Thus, the range of possible addresses is: PC - 217 up to PC + (217 - 4).
217 is 128 K. So you can jump back roughly -128,000 bytes backwards up to about 128,000 bytes forward. That's large, but still a small fraction of memory. Fortunately, for branch instructions, you don't need to jump that far, if you've written reasonably good code.
Instead, we can do pseudo-direct addressing. This occurs in j instructions.
|ooo ooo||tt tttt tttt tttt tttt tttt tttt|
26 bits are used for the target. This is how the address for
pseudo-direct addressing is computed.
PC <- PC31-28::IR25-0::00
Take the top 4 bits of the PC, concatenate that with the 26 bits
that make up the target, and concatenate that with 00. This produces
a 32 bit address. This is the new address of the PC.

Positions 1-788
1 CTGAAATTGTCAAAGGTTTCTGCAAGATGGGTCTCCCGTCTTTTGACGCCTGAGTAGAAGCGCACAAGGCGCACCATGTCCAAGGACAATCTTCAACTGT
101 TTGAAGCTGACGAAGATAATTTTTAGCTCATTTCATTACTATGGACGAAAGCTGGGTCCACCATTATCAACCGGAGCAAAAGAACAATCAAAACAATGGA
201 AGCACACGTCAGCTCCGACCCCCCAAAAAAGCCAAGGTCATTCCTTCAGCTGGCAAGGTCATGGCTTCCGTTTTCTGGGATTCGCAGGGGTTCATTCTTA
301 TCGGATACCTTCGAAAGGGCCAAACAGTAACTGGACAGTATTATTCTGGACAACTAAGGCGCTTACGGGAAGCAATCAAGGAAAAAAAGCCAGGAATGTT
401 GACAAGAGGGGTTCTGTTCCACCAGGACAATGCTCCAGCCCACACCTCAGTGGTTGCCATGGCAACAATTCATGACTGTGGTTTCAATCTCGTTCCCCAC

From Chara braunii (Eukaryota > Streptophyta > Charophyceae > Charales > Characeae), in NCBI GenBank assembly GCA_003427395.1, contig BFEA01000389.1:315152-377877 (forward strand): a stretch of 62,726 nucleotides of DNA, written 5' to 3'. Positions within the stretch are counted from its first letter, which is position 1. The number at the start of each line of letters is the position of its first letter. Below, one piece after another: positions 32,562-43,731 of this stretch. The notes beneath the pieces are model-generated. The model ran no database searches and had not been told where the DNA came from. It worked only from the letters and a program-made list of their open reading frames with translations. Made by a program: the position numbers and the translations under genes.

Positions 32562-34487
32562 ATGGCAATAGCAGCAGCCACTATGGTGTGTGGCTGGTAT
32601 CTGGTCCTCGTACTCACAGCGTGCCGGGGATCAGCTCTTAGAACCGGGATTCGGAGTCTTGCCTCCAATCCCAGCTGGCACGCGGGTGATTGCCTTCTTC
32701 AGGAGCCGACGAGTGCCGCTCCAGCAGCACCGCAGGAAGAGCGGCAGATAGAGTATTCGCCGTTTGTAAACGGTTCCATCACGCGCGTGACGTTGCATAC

This allows you to jump to 1/16 of all possible MIPS addresses (since you don't control the top 4 bits of the PC).
However, load/store instructions also generate addresses in memory.
Let's consider the following instruction.
lw $rt, offset($rs)
where $rs and $rt are any two registers.
The offset is stored in 16 bits 2C. Thus, lw and sw are I-type instructions.
The address computed is:
addr <- R[s] + sign-ext32( offset )
$rs is the base register, which is where the name base addressing comes from.
The offset is the 16 bit immediate value from the instruction. Unlike branch instructions, we don't add a 00 to the end of the immediate value, even though we can only load and store are word-aligned addresses.
The reason is because there are other load/store instructions that load/store halfwords and bytes, and it makes sense to compute the addresses the same way, regardless of what you're loading.
So what happens an address is computed that's not word aligned? An address exception occurs.
Let's see how this indirect addressing works. First, recall how lw works. It adds the contents of a register to a sign-extended offset. This results in an address. The word stored at that address is loaded into a register.
Let's make up a new instruction called indlw which means
"indirect load word". This instruction doesn't really exist